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DESIGN OF ADJUSTABLE STIFFNESS SPRING
By Ashton Menezes 12ME63R08
Why use Adjustable stiffness springs ?
Mechanism Mathematical Modeling Experimental Results Conclusion
WHY USE ADJUSTABLE STIFFNESS SPRINGS?
> 2 (for isolation) If W is low, so Wn should lower than W, But Wn = k
Mass m is fixed so we have to decrease k , Xstatic = m g k For a low value of k, Xstatic is very large which is not practicable , so we use adjustable stiffness springs according to the requirement.
In Industrial activities where robots are used; Reducing the stiffness protects the robot against possible impacts with humans, facilitates dexterous tasks such as polishing or peg-in-hole, etc. Low compliance deteriorates the robot’s accuracy and load capacity and makes control more difficult. A robot able to adapt its stiffness according to the type of task or movement could maintain the advantages of both stiff manipulators and safedexterous compliant ones.
Variable stiffness actuators work on three principal technologies: Electro-active polymers (EAPs)
Pneumatic artificial Muscles
Adjustable-stiffness elastic elements. Here we will focus only on adjustable stiffness elastic elements. Adjustable-stiffness elastic elements, consists an elastic passive element whose stiffness can be adjusted.
Above image from www.mech.vub.ac.be
adjustable-stiffness spring has two non-linear springs clamped at each end. The global stiffness of the system can be adjusted by modifying the shape of the these springs.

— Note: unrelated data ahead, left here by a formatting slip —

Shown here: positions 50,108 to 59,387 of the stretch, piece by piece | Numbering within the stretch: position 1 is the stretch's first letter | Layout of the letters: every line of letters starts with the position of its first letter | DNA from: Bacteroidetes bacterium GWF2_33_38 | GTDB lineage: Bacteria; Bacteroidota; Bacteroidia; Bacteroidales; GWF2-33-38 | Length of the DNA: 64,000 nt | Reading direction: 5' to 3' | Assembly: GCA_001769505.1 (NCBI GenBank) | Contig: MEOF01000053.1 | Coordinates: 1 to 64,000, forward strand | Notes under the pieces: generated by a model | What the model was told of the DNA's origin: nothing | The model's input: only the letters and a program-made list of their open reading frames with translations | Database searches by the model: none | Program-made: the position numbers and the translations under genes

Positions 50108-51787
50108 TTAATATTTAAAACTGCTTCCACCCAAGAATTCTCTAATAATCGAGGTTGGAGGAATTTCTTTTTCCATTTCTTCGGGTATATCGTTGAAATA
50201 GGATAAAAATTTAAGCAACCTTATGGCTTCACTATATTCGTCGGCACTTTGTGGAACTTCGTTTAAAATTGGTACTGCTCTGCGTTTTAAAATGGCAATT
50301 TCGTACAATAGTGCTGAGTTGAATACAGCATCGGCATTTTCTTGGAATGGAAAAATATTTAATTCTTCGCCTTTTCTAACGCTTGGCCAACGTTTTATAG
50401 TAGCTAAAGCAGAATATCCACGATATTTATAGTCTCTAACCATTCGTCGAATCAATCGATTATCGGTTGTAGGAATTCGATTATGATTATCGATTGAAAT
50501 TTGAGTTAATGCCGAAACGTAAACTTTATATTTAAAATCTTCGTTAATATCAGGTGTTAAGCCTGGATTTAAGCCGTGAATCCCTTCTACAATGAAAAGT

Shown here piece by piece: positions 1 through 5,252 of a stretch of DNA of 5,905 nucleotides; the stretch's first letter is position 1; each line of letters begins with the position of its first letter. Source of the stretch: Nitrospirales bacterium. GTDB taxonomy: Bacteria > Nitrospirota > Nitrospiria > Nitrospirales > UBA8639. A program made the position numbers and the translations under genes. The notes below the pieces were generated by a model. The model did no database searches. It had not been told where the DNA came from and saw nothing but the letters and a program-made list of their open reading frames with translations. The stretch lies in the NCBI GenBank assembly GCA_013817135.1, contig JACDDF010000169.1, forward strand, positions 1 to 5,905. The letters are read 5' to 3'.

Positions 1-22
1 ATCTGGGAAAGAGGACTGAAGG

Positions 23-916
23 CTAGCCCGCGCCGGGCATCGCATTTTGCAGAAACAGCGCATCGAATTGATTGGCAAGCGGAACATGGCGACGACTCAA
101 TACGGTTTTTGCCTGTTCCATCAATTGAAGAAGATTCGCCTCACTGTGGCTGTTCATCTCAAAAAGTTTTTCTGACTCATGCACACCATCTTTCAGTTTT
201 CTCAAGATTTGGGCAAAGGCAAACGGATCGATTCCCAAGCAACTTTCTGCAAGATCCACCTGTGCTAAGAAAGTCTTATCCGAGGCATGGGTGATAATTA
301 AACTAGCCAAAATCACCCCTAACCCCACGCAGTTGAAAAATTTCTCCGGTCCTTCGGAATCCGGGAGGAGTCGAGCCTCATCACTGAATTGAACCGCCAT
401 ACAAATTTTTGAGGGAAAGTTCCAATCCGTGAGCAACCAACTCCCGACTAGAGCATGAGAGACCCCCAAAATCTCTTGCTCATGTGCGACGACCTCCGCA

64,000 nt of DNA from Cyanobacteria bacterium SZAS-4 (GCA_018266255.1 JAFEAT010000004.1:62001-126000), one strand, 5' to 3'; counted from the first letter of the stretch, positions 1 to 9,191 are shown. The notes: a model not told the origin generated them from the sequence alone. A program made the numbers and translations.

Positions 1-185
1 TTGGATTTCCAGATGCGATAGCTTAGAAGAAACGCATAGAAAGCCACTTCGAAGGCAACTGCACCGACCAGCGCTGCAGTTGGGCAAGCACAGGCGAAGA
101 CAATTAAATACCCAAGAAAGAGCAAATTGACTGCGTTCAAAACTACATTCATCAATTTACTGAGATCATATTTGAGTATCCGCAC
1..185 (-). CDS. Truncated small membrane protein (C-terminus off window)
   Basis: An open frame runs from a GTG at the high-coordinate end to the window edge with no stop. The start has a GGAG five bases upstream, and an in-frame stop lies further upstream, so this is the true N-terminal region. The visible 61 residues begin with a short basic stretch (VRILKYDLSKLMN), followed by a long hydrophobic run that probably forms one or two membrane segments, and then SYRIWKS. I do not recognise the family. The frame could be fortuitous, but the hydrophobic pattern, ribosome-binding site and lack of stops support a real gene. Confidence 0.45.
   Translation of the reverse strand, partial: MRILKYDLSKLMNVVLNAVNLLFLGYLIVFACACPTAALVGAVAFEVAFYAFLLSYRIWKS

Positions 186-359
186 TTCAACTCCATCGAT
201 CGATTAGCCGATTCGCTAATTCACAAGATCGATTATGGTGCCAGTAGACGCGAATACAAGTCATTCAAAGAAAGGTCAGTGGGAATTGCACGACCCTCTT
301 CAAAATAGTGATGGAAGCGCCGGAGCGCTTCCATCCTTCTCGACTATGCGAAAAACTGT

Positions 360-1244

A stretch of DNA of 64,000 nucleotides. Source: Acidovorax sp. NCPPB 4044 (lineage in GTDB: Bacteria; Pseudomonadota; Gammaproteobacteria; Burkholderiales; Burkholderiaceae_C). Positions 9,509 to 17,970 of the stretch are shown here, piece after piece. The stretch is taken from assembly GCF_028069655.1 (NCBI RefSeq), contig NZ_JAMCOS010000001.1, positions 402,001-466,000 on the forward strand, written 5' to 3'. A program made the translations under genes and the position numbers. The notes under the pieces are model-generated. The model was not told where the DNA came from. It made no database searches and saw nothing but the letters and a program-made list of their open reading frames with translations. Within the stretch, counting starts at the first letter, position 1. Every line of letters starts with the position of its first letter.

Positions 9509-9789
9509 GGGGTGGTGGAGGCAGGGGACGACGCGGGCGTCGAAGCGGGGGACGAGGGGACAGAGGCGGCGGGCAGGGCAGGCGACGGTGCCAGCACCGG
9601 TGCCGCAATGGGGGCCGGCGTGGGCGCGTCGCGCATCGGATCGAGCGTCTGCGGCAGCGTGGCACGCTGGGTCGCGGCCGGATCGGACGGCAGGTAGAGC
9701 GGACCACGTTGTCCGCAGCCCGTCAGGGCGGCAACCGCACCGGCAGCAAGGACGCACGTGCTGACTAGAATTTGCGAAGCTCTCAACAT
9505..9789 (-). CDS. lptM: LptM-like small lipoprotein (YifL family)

1 & 2 - Bars where force is applied. 3 - Elastic element.
1. & 2. Bars 3. Leaf spring 4. Screw
5. C shaped element 6. Rollers 7. Electric motor
If δ < δ’ then ΔX > ΔX’, for the same force F.
For a ﬁxed roller position given by the aspect ratio X α= f Y f The deformed shape y(x) for the leaf spring is given by the solution of the following non-linear differential equation.
[ from the equation of curvature]
Where X and Y f are both the horizontal and vertical f distance between the extremes of the leaf spring, and the term EI is the ﬂexural stiffness.
solution of the nonlinear differential equation is..
where the parameter a is obtained by imposing that y( X ) = 0, that is, a is numerically computed from the f integral equation ..
Once the deformed shapes have been obtained, the stored energy in one leaf spring is numerically computed through the expression
Therefore, the horizontal force in one leaf spring is obtained from the ﬁrst derivative of the potential energy, i.e.
Assume a spring displacement where xf is the new horizontal position of the right extreme for a given load. Now considering all of the four leaf springs working together, the global or equivalent force of the actuator is obtained as..
and the global stiffness as.. for a ﬁxed value of α.
Mechanical behaviour of a leaf spring versus aspect ratio for a fixed value of yf =40.5mm
were performed for different aspect ratios of the leaf spring. For α=3.5 ( δ =60 ×10−3 m) to α=2.0 (δ = 180×10−3m), that allows us to obtain a stiffness value k between 1000 N/m and 16,000 N/m. As a result of the experimental test, force versus displacement values were obtained.
For α = 3.5
For α = 3.25
For α = 3.0
For α = 2.75
For α = 2.5
This seminar proposes a new model of an adjustablestiffness spring. The proposed device has four leaf springs with non-linear elastic deformations. The geometry of the leaf spring can be modiﬁed by means of an electric motor that adjusts the stiffness of the spring to the desired value. The most important characteristic is its large stiffness range (with variations greater than 1500%), and its scalability for working with very high and very low loads. These characteristics allow the spring to be used for different purposes, like robotics, automotive engineering etc.
of an adjustable-stiffness spring: Mathematical modeling and simulation, fabrication and experimental validation by A. González Rodríguez , J.M. Chacón, A. Donoso, A.G. González Rodríguez. A variable stiffness vibration absorber for minimization of transient vibrations P. L. Walsh and j. S. Lamancusa. Department of Mechanical Engineering, The Pennsylvania State University, University Park, Pennsylvania 16802, U.S.A. Engineering Mechanics of solid by EGOR. P. POPOV, Prentice hall publication,2002.